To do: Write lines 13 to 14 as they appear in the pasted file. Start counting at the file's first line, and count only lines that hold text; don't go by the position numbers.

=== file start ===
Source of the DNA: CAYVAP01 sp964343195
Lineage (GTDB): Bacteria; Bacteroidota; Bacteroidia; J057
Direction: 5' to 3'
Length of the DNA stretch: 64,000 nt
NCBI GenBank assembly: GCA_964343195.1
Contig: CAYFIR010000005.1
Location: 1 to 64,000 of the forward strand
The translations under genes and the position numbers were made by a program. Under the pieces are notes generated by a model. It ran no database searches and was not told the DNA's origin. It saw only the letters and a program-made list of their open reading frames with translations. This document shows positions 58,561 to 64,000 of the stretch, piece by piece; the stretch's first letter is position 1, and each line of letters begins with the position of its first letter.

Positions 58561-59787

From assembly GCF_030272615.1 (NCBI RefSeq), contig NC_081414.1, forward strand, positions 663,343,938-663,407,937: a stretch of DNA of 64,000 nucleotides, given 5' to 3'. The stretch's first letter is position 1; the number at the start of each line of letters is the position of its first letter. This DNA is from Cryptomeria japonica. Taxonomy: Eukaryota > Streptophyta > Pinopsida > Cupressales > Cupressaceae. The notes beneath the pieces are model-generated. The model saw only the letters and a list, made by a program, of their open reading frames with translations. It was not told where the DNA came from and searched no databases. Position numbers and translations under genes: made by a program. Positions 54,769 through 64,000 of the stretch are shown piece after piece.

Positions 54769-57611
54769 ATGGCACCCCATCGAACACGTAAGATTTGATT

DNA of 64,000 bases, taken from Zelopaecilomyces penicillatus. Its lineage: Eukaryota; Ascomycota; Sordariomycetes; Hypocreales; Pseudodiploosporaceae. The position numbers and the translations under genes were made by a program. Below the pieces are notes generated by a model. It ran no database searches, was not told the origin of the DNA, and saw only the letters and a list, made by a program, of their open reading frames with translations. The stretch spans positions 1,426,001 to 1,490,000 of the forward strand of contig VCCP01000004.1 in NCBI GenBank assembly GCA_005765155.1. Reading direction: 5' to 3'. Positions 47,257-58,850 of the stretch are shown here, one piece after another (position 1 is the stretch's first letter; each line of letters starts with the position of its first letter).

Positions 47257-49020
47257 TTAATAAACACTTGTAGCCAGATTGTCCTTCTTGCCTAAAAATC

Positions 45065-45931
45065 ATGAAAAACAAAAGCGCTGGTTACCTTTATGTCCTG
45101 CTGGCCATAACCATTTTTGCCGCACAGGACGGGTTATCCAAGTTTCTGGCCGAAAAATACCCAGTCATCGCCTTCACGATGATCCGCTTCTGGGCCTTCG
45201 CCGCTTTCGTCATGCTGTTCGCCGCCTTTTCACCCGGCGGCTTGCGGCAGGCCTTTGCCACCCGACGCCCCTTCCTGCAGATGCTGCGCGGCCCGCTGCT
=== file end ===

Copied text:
DNA of 64,000 bases, taken from Zelopaecilomyces penicillatus. Its lineage: Eukaryota; Ascomycota; Sordariomycetes; Hypocreales; Pseudodiploosporaceae. The position numbers and the translations under genes were made by a program. Below the pieces are notes generated by a model. It ran no database searches, was not told the origin of the DNA, and saw only the letters and a list, made by a program, of their open reading frames with translations. The stretch spans positions 1,426,001 to 1,490,000 of the forward strand of contig VCCP01000004.1 in NCBI GenBank assembly GCA_005765155.1. Reading direction: 5' to 3'. Positions 47,257-58,850 of the stretch are shown here, one piece after another (position 1 is the stretch's first letter; each line of letters starts with the position of its first letter).

Positions 47257-49020